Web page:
This article, written by JPT Technology Editor Chris Carpenter, contains highlights of paper SPE 205586, “Remote-Controlled Automated Foam Injection: A Digital Solution to Liquid Loading in a China Unconventional Gas Development,” by Jiang Wei Bo, Beryl Audrey, SPE, and Uzezi Orivri, Schlumberger, et al. The paper has not been peer reviewed.

Gas field C is an unconventional tight gas reservoir in central China. Horizontal-well multistage hydraulic fracturing has proved effective in this field. However, with continuous production over time, reservoir pressure declines, which results in a decrease in gas production rate below the critical gas velocity, leading to accumulation of liquid in the wellbore (liquid loading), which in turn results in backpressure and formation damage. To mitigate these challenges, a versatile intelligent dosing technology has been piloted to reduce liquid loading.

Field Issues

The field produces from four main reservoirs: Benxi, S2, S1, and H8, as shown from bottom to top in Fig. 1, at depths of between 7,850 and 10,816 ft, with an average thickness of 7.5 m. The porosity of S1 is between 2–6% and permeability is less than 0.03 md, similar to that of H8. S23 (a subreservoir) features similar porosity as S1, but a higher permeability of approximately 0.3 md. Horizontal wells with multistage fracturing completions are used to develop the main reservoir, S2, whereas slanted wells are used to develop the other reservoirs in a commingled manner.

This field’s first gas production was in July 2018. The current average daily gas production at the time of writing is approximately 132 MMscf/D. By the middle of 2021, the total number of

gas production wells had reached 211, with approximately 10% of the wells shut in and waiting on well interventions.

Two well completion types are used in the field, deviated and horizontal. The deviated wells are completed with 5½-in. casing and 2⅞-in. tubing, or 3½-in. TAP lite and fractured. The horizontal wells feature an openhole completion with 3½-in. upper casing and 4½-in. down casing with fracturing. According to a recent analysis, 43% of production wells in the field experience liquid loading. Some are either shut in because of lack of gas production, while others produce intermittently because of depleted reservoir pressure. Wellhead-gas-sample analysis indicates that most of the produced gas is dry gas (i.e., no condensate liquid production). However, average field-flowback percentage after fracturing operations is only 40%, which means that 60% of the fracturing fluid is still in the formation when the well is brought online. Production-liquid-sample analysis suggests that the cause of liquid loading is low post-fracturing flowback ratio.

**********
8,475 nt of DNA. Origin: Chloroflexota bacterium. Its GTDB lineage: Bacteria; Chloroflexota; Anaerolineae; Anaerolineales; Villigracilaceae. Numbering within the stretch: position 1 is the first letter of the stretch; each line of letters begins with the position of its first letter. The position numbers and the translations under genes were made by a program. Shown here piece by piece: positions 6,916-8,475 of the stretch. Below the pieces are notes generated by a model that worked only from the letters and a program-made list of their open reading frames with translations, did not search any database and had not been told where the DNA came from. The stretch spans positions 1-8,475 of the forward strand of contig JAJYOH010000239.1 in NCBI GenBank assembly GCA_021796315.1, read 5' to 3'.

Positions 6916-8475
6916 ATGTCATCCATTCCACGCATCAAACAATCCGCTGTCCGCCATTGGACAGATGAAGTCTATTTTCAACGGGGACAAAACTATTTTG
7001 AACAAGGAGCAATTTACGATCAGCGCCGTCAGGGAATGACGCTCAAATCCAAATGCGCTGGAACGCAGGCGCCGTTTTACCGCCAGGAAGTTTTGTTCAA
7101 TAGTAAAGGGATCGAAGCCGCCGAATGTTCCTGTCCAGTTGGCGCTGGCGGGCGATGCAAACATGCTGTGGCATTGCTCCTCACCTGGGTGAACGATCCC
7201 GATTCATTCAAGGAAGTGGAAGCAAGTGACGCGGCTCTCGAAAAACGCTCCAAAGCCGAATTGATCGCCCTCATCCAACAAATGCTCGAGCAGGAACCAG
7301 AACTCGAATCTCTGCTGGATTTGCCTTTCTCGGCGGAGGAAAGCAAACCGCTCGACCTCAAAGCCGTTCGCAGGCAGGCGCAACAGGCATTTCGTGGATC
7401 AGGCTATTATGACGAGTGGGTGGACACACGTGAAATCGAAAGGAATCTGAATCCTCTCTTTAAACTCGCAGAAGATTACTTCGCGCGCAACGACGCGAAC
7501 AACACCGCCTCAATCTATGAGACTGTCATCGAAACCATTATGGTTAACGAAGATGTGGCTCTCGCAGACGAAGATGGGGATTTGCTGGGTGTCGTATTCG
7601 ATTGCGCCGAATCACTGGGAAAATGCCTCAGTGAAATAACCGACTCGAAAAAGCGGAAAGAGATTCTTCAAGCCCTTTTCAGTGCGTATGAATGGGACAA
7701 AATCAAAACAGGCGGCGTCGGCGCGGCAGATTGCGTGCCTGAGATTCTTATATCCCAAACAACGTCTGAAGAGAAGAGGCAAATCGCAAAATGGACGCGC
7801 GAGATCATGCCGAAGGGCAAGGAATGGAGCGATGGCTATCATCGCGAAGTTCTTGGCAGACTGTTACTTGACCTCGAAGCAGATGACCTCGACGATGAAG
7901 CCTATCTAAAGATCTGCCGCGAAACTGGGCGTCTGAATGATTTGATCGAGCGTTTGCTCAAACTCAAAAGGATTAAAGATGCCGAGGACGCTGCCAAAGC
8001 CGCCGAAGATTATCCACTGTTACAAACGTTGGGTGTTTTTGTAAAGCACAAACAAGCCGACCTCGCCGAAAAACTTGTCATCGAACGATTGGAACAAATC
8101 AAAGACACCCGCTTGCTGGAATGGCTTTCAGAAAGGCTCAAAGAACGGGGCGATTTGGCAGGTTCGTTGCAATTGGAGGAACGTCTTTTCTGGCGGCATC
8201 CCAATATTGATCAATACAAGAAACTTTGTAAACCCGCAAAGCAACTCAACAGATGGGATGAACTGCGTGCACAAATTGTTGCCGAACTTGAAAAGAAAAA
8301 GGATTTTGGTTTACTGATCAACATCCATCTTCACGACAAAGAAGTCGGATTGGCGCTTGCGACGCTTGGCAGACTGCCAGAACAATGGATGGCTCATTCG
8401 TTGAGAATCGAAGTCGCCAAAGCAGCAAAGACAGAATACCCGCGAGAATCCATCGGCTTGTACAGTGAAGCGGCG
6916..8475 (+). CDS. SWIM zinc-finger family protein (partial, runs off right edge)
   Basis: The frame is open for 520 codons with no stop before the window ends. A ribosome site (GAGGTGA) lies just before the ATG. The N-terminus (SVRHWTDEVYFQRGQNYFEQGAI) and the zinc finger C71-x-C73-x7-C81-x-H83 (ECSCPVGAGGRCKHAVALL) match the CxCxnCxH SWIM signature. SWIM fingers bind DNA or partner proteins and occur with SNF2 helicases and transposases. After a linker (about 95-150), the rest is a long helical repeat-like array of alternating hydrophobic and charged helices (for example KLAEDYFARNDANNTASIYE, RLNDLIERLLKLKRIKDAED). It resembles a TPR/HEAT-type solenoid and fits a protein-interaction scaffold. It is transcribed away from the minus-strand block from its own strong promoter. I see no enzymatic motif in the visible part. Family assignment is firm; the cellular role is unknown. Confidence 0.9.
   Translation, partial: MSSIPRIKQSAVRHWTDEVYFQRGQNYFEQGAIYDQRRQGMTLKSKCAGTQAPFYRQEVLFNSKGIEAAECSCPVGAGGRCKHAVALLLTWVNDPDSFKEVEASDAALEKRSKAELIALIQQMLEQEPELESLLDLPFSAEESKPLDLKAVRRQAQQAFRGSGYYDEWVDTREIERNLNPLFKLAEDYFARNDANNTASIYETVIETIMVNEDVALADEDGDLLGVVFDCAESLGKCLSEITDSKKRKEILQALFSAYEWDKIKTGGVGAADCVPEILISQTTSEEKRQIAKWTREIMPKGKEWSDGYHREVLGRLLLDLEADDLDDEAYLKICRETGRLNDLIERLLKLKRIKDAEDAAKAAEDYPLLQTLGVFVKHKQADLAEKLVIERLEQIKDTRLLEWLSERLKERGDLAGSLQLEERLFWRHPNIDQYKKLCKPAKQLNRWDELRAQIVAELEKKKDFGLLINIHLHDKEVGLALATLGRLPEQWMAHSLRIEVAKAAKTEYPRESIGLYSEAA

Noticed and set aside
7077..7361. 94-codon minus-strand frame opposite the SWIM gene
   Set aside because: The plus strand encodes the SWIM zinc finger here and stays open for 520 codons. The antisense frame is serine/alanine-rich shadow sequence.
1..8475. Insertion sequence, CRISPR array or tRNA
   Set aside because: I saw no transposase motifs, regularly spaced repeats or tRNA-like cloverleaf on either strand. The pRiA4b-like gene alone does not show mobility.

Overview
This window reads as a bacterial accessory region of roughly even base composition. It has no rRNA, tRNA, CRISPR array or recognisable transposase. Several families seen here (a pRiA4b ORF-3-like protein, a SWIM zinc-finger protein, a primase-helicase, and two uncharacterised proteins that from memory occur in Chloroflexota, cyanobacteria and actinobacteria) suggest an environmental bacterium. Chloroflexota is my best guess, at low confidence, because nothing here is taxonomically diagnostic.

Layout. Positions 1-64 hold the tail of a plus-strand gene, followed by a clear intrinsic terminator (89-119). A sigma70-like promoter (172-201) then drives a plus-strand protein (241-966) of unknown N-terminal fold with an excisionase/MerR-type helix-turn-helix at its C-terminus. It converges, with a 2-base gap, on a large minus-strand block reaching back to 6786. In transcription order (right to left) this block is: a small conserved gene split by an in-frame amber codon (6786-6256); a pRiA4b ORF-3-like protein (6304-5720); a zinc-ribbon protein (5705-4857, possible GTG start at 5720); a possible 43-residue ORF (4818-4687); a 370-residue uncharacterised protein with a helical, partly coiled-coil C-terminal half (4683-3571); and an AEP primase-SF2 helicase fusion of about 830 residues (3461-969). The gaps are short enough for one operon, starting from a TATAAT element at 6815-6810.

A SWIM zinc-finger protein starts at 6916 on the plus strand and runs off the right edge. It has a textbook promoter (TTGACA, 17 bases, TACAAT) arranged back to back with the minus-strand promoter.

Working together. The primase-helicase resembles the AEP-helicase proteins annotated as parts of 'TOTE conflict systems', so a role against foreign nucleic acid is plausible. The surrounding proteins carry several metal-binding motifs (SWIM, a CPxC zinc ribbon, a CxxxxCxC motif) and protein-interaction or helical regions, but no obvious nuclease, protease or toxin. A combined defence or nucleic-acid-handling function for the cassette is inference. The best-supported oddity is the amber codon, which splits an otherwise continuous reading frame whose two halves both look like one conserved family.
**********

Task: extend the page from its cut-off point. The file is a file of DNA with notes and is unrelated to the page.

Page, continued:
Several deliquefication methods have been applied, such as velocity-string installation that reduces the critical unloading gas flow rate, soap or foam lift (either solid soap stick or liquid soap injection) that reduces the liquid density, and multirate well-testing equipment that increases the gas flow rate above the critical unloading gas rate. At the initial implementation of soap sticks, it was observed that incremental gas production was below expectations. This poor response was judged to be the result of the dosing quantity, and frequency trial-and-error judgments of the operators.

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